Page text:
Saturday, August 11, 2012

Career setbacks

I have quoted Beth Winkler's "Jibing is a career" here before, and I'm afraid I'm in the middle of a career setback. For a while, I was able to blame the wind for my poor jibing - it is hard to plane through jibes when you are just barely powered, and there just is not enough wind to get planing after a jibe. But we recently had several sessions with decent wind, where other windsurfers showed that planing through jibes was possible. Here is a list of the GPS data from my best jibes in the last session:
In the best jibe of the day, I slowed down from 24.9 knots at the entry to 6.8 knots at the slowest point of the jibe. That's not really planed through anymore, despite plenty of entry speed! I went back to my database and old GPS files to see what a decent day should look like:
These data are from the same spot (Fogland, RI) with similar winds (18-25 mph southerlies). Despite entering the jibes with less speed, the minimum speeds in the jibes were a lot higher, and I planed through about 4 jibes in this much shorter session. What am I doing wrong?

Well, I did not really have a clew. The GoPro is already packed for moving and in storage, so I have not been able to see myself for I while. I focused on a couple of things I often forget (keeping the front arm straight and pointing the back foot forward), so I was pretty sure that was not the problem. Maybe I had picked up some bad habits by often going for really tight jibes because going upwind in marginal conditions is so hard? Well, a few movies that my friend Dani made from shore last time gave me some pointers:
The board is pointing skyward just as I step and flip the sail. It's not supposed to do that, it's supposed to be flat! If here had been any chop, I would have surely wiped out a second later. Even in flat water, pointing the board like this will kill speed. I'd love to blame the board, but since I have done great jibes on it before, I had to see what I am doing wrong.

The first thing that comes to mind is that I am not putting enough pressure on the mast foot. Well, I have heard that mast foot pressure cures just about anything; it is indeed easy to imagine that somehow pushing down on the mast foot would keep the board flatter. My problem with "mast foot pressure" is that it does not really tell me what to do with my body. Perhaps I could pull downward on the front arm, but that does not really work from me when I am flipping the sail in the middle of the jibe. So let's instead look at what is happening a bit earlier in the jibe:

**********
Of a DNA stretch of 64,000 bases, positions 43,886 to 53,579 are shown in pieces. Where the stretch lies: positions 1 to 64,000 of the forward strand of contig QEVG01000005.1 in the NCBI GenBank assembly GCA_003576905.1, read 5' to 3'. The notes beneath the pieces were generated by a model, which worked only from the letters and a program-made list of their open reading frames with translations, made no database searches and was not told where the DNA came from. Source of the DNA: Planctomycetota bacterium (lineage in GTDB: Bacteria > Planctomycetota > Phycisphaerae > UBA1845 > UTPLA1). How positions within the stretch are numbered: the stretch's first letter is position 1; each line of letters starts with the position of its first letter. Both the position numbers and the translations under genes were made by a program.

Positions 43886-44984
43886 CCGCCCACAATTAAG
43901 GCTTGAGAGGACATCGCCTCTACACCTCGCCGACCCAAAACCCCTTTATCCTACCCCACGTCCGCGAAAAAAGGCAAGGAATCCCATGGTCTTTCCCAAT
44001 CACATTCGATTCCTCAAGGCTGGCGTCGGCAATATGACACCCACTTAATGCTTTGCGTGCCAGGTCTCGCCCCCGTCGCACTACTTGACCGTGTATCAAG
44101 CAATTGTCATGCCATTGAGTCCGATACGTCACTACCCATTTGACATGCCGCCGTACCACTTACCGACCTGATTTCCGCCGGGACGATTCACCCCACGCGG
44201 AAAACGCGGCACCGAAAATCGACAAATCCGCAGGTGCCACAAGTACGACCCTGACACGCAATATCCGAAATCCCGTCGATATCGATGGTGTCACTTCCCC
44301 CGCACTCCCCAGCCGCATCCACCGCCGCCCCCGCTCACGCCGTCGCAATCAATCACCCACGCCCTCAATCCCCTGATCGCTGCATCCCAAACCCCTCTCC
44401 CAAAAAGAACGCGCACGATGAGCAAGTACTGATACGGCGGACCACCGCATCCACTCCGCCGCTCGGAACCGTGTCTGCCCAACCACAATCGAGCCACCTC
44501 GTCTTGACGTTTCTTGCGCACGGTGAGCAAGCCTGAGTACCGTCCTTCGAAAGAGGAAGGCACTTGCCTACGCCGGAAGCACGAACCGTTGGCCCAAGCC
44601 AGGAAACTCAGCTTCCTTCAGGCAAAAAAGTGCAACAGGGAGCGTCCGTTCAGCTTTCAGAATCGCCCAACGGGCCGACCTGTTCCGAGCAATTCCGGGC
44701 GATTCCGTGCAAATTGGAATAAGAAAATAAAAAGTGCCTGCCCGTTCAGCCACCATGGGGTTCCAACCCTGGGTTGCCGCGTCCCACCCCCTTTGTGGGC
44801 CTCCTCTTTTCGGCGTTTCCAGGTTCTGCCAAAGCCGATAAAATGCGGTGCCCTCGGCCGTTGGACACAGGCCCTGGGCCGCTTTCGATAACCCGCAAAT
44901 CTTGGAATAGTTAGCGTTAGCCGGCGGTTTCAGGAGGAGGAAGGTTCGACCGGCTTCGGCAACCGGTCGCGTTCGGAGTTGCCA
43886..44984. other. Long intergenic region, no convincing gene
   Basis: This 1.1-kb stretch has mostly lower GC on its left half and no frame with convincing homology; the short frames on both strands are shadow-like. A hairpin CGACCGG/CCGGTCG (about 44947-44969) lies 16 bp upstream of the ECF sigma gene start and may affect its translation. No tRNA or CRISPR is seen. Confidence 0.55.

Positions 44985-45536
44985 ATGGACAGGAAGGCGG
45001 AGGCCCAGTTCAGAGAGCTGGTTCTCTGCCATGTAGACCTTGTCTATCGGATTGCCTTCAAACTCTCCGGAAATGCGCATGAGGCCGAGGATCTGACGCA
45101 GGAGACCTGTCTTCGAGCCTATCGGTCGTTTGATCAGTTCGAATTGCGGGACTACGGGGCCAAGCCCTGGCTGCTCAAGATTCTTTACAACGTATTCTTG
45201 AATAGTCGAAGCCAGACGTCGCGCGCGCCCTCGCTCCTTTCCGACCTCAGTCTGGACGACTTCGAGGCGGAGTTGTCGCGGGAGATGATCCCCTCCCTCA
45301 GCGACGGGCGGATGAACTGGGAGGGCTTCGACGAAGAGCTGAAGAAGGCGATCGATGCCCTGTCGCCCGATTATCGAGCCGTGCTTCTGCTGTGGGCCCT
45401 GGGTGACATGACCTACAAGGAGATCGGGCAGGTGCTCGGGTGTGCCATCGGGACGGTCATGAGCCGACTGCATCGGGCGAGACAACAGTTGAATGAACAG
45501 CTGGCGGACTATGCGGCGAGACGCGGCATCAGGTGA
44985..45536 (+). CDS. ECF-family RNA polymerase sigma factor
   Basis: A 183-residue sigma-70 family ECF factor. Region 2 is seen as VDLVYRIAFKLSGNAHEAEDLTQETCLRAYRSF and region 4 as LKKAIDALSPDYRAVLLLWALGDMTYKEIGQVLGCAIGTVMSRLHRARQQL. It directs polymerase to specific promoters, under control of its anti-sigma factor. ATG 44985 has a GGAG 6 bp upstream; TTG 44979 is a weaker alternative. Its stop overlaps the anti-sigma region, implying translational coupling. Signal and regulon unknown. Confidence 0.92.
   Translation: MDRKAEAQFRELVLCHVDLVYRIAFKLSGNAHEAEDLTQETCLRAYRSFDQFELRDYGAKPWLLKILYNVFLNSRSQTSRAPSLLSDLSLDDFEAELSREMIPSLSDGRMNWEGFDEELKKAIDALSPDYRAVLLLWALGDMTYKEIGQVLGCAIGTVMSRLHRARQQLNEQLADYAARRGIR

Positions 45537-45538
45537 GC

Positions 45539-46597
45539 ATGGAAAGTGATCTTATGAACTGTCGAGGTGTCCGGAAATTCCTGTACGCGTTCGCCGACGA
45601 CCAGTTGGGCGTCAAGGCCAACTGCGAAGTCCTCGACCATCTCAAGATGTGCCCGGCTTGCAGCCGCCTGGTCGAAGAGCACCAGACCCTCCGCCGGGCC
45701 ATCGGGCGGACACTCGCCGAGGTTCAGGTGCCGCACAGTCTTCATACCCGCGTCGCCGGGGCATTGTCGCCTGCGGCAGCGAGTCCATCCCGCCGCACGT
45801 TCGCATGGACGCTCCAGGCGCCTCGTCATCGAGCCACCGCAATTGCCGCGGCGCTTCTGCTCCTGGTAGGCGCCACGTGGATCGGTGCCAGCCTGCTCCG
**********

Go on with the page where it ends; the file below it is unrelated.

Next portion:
I'm carving, perhaps a second or two before initiating the sail flip. One obvious problem is that the sail is not sheeted in enough. Here's what it should look like:
In this Power Jibe from the Tricktionary, Rossi has sheeted in at least 20-30 degrees more than I have. Therefore, he does not have any pressure in the sail, but I still do. Rossi's upper body is bent forward towards the nose of the board; I am hanging back a bit, still countering the pull of the sail. Here's a picture of another windsurfer from last weekend who seems to have the same bad habits:
He has already stepped, but you can see from the angle of this body that he is leaning back, bringing the nose of the board far out of the water. Compare this to Andy Brandt just before he starts stepping and flipping the sail:
He has pushed the sailed behind him with an extended front arm. His head is above the mast foot, and the board is nice and flat.

So ok, I should oversheet the sail - I knew that. But maybe I never really understood why. I have heard "to disrupt the laminar flow of air over the sail" - not convincing. I have also heard "to turn the motor off" - but I never knew why I should turn it off. Looking at the pictures above, some possible reasons come to mind:

  • If you keep power in the sail during the turn, you need to counter that power by pulling in the other direction. When you are almost downwind and the sail is wide open, your body weight will be moving towards the back of the board, sinking the tail.
  • But if you oversheet and remove any pressure from the sail, you will have to move your body forward, assuming a neutral, forward-oriented stance on the board. It is also easier to let the rig lean towards the water as in the last picture above, which drives the rail in for more control.
So far, so good - sheet in and carve, let the sail power accelerate you into the turn and pull you up over the board, keep sheeted in and carving so that the sail looses power. With a neutral "surfing" stance on the board, any bounces over chop will not affect your balance.